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From Marketing Profs: The result of this evolution is that too many of our companies sound just like all the others — and our audiences are habituated to the words they’re reading. Stephen Denning, the best-selling author of The Leader’s Guide to Storytelling, says “a revolution in marketing thinking” is essential. One of the reasons he sites is the fact that audiences are increasingly skeptical about what they’re reading. Advertising has lost its credibility, and customers use the (uncontrolled-by-us) web to get information and solve problems.
From Fast Company: In The Missing Ink, Philip Hensher argues that handwriting is good for us and one of the defining behaviors that make us human. Here is his guide to help you reclaim the written word.
By George A. Miller. “My problem is that I have been persecuted by an integer. For seven years this number has followed me around, has intruded in my most private data, and has assaulted me from the pages of our most public journals. This number assumes a variety of disguises, being sometimes a little larger and sometimes a little smaller than usual, but never changing so much as to be unrecognizable. The persistence with which this number plagues me is far more than a random accident. There is, to quote a famous senator, a design behind it, some pattern governing its appearances. Either there really is something unusual about the number or else I am suffering from delusions of persecution.
“I shall begin my case history by telling you about some experiments that tested how accurately people can assign numbers to the magnitudes of various aspects of a stimulus. In the traditional language of psychology these would be called experiments in absolute judgment. Historical accident, however, has decreed that they should have another name. We now call them experiments on the capacity of people to transmit information. Since these experiments would not have been done without the appearance of information theory on the psychological scene, and since the results are analyzed in terms of the concepts of information theory, I shall have to preface my discussion with a few remarks about this theory.”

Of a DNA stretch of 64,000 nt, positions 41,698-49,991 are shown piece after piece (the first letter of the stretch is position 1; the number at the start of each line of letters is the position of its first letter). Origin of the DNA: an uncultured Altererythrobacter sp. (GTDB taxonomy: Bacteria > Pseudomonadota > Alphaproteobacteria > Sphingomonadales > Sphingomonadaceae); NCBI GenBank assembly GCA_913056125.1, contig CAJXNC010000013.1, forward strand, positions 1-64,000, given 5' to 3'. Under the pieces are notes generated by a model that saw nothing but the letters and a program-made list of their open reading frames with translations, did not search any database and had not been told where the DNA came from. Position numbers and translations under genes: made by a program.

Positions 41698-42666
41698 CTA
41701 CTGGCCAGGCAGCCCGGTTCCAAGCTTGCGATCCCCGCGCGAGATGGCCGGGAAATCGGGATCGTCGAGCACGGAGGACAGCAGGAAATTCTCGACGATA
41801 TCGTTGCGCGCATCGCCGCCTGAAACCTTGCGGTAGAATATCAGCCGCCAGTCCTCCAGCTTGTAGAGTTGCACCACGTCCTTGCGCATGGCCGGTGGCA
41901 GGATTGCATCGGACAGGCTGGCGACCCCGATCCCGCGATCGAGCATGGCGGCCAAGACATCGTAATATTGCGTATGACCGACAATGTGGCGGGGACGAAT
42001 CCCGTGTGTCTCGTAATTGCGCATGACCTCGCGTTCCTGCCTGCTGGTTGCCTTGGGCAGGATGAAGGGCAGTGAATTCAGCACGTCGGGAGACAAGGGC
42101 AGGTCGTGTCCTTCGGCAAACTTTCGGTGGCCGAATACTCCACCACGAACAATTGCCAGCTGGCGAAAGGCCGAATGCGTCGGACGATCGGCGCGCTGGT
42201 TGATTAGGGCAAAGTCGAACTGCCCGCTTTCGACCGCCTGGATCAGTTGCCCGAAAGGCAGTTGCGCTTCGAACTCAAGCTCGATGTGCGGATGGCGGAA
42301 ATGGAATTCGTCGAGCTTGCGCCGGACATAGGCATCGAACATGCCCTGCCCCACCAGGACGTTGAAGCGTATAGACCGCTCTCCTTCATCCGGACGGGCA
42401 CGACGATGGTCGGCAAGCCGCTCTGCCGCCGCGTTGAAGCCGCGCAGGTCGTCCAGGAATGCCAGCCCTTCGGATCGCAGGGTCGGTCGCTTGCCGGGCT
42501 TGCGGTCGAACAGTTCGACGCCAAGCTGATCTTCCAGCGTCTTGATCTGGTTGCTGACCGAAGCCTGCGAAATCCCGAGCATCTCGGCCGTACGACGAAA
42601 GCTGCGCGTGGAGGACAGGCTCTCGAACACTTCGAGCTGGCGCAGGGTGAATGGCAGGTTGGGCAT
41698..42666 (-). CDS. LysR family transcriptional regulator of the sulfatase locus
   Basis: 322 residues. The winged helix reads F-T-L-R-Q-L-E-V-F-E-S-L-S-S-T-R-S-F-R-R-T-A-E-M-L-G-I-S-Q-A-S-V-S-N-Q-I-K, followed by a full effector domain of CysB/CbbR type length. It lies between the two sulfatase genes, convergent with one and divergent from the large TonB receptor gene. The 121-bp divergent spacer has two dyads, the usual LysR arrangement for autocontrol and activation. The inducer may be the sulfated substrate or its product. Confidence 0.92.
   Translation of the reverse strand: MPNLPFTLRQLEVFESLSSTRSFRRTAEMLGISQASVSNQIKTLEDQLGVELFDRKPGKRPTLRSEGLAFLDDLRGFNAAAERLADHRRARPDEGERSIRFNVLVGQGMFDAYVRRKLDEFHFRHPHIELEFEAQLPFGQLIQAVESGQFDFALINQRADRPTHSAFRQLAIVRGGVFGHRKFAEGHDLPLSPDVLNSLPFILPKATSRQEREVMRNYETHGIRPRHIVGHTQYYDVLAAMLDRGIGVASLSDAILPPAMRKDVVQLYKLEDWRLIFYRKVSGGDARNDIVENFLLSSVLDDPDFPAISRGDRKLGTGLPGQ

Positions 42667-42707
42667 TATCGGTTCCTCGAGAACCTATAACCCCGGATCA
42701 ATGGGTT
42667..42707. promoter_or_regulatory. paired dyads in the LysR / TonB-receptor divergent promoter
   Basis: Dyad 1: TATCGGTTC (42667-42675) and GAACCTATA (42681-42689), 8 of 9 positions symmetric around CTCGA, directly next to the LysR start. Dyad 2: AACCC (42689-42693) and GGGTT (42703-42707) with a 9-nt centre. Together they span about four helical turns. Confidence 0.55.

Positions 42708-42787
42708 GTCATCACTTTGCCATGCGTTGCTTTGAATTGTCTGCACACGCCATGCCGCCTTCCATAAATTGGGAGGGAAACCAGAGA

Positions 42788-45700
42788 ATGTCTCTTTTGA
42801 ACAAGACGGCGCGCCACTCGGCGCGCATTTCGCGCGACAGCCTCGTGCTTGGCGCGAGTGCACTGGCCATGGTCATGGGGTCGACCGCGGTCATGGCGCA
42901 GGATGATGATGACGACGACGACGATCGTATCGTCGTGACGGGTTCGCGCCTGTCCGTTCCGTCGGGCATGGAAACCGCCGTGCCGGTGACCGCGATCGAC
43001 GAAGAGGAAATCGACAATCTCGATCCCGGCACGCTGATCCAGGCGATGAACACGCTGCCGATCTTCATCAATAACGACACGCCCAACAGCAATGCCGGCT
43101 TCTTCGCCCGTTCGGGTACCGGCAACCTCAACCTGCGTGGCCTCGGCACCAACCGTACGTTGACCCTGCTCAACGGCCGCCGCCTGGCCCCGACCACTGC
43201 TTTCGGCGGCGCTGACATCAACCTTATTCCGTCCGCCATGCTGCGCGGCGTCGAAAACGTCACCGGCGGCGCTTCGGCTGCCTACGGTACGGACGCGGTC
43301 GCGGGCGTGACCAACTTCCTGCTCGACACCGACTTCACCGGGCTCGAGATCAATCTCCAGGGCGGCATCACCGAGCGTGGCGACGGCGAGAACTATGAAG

The website makes clear through examples, tips and descriptions of feelings exactly how to achieve MailChimp’s tone of voice in all areas, including apps, social media, the main website, the blog and internal communications. The same approach and presentation could be used for printed guidelines, too. Tell team members how to get the tone right, but also show them.
From Smashing: Tone of voice isn’t what we say but how we say it. It’s the language we use, the way we construct sentences, the sound of our words and the personality we communicate. It is to writing what logo, color and typeface are to branding.
From NY Times: Are schools undervaluing grammar, given that employers may rule out applicants with sloppy writing? Or are these employers being old-fashioned and missing out on some qualified candidates?
From Verlyn Klinkenborg in NY Times: Before you learn to write well, to trust yourself as a writer, you will have to learn to be patient in the presence of your own thoughts. You’ll learn that making sentences in your head will elicit thoughts you didn’t know you could have. Thinking patiently will yield far better sentences than you thought you could make.
From University of Texas: With its sprawling pastures, gleaming skylines and rugged hills, the Lone Star State looms large in American culture. Just the word Texas evokes images of rootin’ tootin’ cowboys in 10-gallon hats shouting “howdy y’all!” Venture into a honky tonk or a rural Texas town, and you’re likely to find more slow-talking cowpokes than you can shake a stick at. Yet researchers at The University of Texas at Austin have found Texanisms like “might could” and “down yonder” are dissipating, especially among young city slickers.